A short speech noted the sergeant’s “heroism of highest calibre” then, when General John Pershing pinned an engraved gold medal to his uniform, the eager recipient licked his chops and wagged his tiny tail.
Sergeant Stubby, a stocky mixed breed bull terrier, was the greatest war dog in America’s history, having also earned a wound stripe and three service stripes.
Now he is remembered in an animated movie featuring the voices of Helena Bonham Carter and Gerard Depardieu.
According to Kathleen Golden, from the Armed Forces History division of the Smithsonian Institution: “Stubby was an unofficial military working dog and a small spot of sunshine in a very bleak war.”
The dog was a stray on the streets of New Haven, Connecticut.
He was reported as being “unwanted, unwashed, unloved” and spent his days “scrounging for scraps”.
Then, in 1917, he wandered across an army training session and one soldier in particular came to adore him.
Private First Class Robert Conroy, of the 102nd Infantry Regiment, named him Stubby for his short stature and tail.
Conroy was set to deploy but couldn’t face leaving his new pal behind so smuggled him onto the ship to France.
When the commanding officer demanded to know why there was a dog in his ranks, Stubby raised his right paw to salute, after being taught the trick by Conroy, and secured his place as the official mascot of the Yankee Division.
He entered the front lines on February 5, 1918, facing fire night and day for more than a month this first time — and proved a life-saver.
Early one morning, when the division was assaulted with gas, Stubby, later given his own gas mask, barked to warn the soldiers.
When he sensed his troop was under attack, he would make a movement with his tail to tell the soldiers enemies were approaching.
He even heard a German spy sneaking into his camp late at night and captured the man by biting him firmly on the leg.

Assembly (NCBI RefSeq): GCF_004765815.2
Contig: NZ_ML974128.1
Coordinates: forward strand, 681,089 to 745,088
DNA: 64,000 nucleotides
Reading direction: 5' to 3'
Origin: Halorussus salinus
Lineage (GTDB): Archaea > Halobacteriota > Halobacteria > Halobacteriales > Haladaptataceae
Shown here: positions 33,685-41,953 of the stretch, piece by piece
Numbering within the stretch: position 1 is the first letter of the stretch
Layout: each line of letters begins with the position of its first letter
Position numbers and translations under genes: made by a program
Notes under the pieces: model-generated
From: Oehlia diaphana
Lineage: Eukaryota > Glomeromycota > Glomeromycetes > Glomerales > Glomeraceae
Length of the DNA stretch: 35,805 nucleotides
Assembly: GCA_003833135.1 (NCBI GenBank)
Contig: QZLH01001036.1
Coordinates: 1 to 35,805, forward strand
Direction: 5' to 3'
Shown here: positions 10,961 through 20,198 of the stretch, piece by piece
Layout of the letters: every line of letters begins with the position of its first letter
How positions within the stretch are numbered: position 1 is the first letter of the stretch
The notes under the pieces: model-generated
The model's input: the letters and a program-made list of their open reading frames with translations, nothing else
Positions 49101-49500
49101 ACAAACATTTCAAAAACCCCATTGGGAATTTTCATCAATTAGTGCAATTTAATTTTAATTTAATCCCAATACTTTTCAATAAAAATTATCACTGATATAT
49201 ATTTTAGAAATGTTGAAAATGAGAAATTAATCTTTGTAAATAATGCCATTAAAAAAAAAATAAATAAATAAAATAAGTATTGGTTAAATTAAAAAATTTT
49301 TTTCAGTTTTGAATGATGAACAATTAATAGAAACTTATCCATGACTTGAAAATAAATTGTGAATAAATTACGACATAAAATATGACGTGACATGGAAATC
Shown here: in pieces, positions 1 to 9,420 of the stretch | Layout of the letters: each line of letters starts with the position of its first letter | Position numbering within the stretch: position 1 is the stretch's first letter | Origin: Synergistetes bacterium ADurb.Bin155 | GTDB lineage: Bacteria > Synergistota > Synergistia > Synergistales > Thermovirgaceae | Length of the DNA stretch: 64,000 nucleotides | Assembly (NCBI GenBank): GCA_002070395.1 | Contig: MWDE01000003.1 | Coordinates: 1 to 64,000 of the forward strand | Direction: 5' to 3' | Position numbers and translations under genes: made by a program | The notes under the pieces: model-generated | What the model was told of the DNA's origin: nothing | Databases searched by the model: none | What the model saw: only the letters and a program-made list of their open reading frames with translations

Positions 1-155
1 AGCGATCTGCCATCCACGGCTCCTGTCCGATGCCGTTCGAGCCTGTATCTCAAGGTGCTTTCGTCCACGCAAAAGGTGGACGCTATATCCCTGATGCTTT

For his bravery Stubby was promoted from a private to a sergeant, outranking even his master.
Stubby saw action on the Western Front over four months, and was in four offensives and 17 battles.
Even after being injured when a shell fragment lodged in his left foreleg at Seicheprey, he continued to serve, becoming a therapy dog for injured soldiers.
After armistice he was recognised as a hero, and while waiting to leave France he met US President Woodrow Wilson on Christmas Day, at Mandres-en-Bassigny — and offered him his paw.
Back home he would go on to meet two more US presidents, Warren G Harding and Calvin Coolidge as a national celebrity.
He was made a member of the Red Cross and the American Legion.
The YMCA promised him a room and three bones a day for the rest of his life and he marched in military parades across the country.
He passed away peacefully in his sleep, aged ten, in his owner’s arms in 1926.
But his bravery hasn’t been forgotten. Since 1956, Stubby’s stuffed remains have been on display at the Smithsonian museum in Washington DC.
Now a whole new generation is being introduced to the heroic hound.
He is the main character of Fun Academy Motion Pictures’ animated film Sgt. Stubby: An American Hero.
It opened in cinemas here on Friday.
Director Richard Lanni stumbled on Stubby’s story while researching a programme on Americans in the Great War.
He said: “I thought, ‘This is too incredible not to turn into a movie’.”
So while Stubby might have been named for his short stature and tiny tail, when it came to bravery and courage, he was mighty.
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